“You can’t park here! This is parking for that apartment complex,” The man interjects.

“We just had an accident, where are we supposed to go?” I reply. 

“I don’t care. It’s a terrible intersection. Two to three times a day someone gets into an accident here.”

“Okay, well, just let us exchange information and we’ll be out of your hair.”

The flower shop guy gives me a dismissive gesture and walks off. I turn and the woman who hit me is now in my face, “You don’t have plates, give me your VIN number!” She was referring to my temporary dealer plates, (see new car.)

“Calm down. Let’s exchange insurance.”

“Why do you need my insurance? It’s your fault,” she insists.

As we argued and took pictures of the damage with our phones, I got a good look at the intersection. It was really chaotic and confusing. Yes the right two lanes are both turn only lanes. But the line delineations into the turn of the intersection are really sharp and unintuitive.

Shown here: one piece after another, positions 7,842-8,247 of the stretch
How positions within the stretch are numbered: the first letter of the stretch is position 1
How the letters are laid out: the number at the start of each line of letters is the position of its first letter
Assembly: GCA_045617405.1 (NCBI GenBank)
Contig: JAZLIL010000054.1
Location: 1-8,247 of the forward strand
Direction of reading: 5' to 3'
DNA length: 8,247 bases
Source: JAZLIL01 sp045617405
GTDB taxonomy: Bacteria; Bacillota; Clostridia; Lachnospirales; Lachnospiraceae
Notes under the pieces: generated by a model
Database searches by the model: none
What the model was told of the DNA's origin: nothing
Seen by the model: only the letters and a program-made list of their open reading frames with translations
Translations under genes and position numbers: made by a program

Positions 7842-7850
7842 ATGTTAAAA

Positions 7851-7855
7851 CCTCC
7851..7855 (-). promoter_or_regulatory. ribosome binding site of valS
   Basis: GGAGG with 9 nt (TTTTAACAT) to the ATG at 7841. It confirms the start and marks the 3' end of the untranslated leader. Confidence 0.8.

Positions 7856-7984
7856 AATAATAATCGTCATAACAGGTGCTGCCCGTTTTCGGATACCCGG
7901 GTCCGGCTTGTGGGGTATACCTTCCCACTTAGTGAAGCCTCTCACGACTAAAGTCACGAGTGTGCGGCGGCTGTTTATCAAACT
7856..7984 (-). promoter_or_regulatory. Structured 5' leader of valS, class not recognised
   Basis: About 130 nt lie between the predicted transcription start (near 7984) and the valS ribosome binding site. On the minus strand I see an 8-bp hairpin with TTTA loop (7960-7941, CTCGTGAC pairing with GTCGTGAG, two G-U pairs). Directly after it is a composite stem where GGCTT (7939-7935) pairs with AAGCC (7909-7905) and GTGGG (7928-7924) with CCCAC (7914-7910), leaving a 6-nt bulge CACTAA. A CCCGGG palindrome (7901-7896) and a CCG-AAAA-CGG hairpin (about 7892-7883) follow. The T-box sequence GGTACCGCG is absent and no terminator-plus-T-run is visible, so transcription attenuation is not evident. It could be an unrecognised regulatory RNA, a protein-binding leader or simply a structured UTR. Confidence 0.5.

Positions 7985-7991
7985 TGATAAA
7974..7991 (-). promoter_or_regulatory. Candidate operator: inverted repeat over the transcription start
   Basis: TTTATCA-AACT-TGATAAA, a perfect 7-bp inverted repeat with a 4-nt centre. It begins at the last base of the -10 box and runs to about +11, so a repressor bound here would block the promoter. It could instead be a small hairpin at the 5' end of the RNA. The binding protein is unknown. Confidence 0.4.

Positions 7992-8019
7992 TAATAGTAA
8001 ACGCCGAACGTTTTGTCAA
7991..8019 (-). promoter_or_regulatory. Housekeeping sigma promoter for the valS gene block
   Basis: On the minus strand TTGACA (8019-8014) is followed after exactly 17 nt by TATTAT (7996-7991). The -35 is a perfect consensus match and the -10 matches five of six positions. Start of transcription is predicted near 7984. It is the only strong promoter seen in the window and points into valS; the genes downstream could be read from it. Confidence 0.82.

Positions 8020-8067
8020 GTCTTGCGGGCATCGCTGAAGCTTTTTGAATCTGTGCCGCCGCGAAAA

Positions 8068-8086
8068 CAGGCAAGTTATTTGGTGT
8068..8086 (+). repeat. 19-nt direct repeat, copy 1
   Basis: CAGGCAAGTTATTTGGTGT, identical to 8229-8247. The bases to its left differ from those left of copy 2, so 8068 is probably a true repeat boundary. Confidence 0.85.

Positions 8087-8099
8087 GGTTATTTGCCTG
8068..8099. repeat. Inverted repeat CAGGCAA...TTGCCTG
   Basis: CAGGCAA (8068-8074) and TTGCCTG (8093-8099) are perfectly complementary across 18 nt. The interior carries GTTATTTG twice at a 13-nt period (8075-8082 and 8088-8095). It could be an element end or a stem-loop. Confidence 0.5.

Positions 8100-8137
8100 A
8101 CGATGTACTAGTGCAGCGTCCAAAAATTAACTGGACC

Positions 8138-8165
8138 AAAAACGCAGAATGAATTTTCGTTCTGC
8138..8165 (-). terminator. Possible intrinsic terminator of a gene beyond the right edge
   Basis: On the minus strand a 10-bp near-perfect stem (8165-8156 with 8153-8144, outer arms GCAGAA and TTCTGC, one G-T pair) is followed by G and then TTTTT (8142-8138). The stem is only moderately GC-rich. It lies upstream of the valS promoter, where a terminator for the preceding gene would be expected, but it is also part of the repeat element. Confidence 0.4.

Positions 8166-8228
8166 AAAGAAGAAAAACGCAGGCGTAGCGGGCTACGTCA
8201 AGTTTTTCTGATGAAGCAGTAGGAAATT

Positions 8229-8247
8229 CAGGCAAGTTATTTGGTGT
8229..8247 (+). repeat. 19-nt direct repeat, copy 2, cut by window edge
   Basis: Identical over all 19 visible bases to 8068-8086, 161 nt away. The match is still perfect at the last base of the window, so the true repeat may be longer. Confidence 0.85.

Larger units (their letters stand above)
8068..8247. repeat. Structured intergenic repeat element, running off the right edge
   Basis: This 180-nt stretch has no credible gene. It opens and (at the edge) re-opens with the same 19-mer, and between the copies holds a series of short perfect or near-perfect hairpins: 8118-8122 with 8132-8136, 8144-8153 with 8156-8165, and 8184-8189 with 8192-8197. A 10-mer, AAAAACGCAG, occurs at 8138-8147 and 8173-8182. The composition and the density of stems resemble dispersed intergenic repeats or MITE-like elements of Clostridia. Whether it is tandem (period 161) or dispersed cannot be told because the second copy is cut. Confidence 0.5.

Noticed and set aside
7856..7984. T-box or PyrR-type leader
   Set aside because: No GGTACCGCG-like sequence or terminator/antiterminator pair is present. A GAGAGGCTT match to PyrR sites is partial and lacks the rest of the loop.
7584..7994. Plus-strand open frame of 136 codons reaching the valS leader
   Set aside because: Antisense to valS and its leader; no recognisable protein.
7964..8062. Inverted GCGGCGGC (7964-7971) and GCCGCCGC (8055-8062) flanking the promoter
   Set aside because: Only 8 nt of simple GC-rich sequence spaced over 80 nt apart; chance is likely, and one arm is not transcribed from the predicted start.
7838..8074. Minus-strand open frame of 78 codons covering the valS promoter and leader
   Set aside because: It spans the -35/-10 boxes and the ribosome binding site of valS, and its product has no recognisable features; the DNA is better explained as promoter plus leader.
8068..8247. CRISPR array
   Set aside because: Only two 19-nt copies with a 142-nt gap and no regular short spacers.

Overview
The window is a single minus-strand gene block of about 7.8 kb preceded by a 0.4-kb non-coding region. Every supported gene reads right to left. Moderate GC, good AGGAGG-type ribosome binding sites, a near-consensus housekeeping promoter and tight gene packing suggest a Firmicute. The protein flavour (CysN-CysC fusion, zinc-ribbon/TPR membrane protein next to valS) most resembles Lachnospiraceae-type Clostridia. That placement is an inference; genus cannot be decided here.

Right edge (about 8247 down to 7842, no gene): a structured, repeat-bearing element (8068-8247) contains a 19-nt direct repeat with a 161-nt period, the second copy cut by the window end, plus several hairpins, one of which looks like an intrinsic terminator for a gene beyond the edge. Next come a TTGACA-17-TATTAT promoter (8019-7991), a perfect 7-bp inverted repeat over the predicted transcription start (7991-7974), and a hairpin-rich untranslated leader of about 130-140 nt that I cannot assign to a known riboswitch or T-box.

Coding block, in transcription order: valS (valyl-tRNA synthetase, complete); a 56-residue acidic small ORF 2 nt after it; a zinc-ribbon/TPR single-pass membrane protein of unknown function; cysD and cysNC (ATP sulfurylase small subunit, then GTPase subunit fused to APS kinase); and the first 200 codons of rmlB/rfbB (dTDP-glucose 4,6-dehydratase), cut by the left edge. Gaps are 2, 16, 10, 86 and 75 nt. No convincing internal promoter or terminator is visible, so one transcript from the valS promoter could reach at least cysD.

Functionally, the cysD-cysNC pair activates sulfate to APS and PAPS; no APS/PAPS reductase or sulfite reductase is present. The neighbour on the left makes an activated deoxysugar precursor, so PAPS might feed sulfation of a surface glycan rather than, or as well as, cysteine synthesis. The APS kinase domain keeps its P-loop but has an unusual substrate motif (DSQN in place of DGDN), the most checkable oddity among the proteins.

Okay, not the actual intersection. But it was just as confusing.

After she finished with her incomprehensible diatribe, I told her I would be right back.

“Don’t you run off! I’ve got your fake license plate!”

I couldn’t tell if she was being sarcastic or stupid. But I didn’t let that stop me from going to the flower shop guy. He was telling some story to two of his buddies. Who hangs out in a flower shop?

“Excuse me, you were saying that you get 2-3 accidents a day here? Can I get your name.”

“Nope,” he replied sharply.

“Excuse me?” I attempted again. 

“You already said that, you’re sounding like a broken record.”

“It’s just–” but before could complete the thought.

“Look, I don’t want to get involved, I don’t want to be a witness, and I sure as hell am not going to testify.”

“Hey, whoa, I’m not going to court over this. I just want to tell my insurance company all the–” One again he cut me off before I could complete the thought.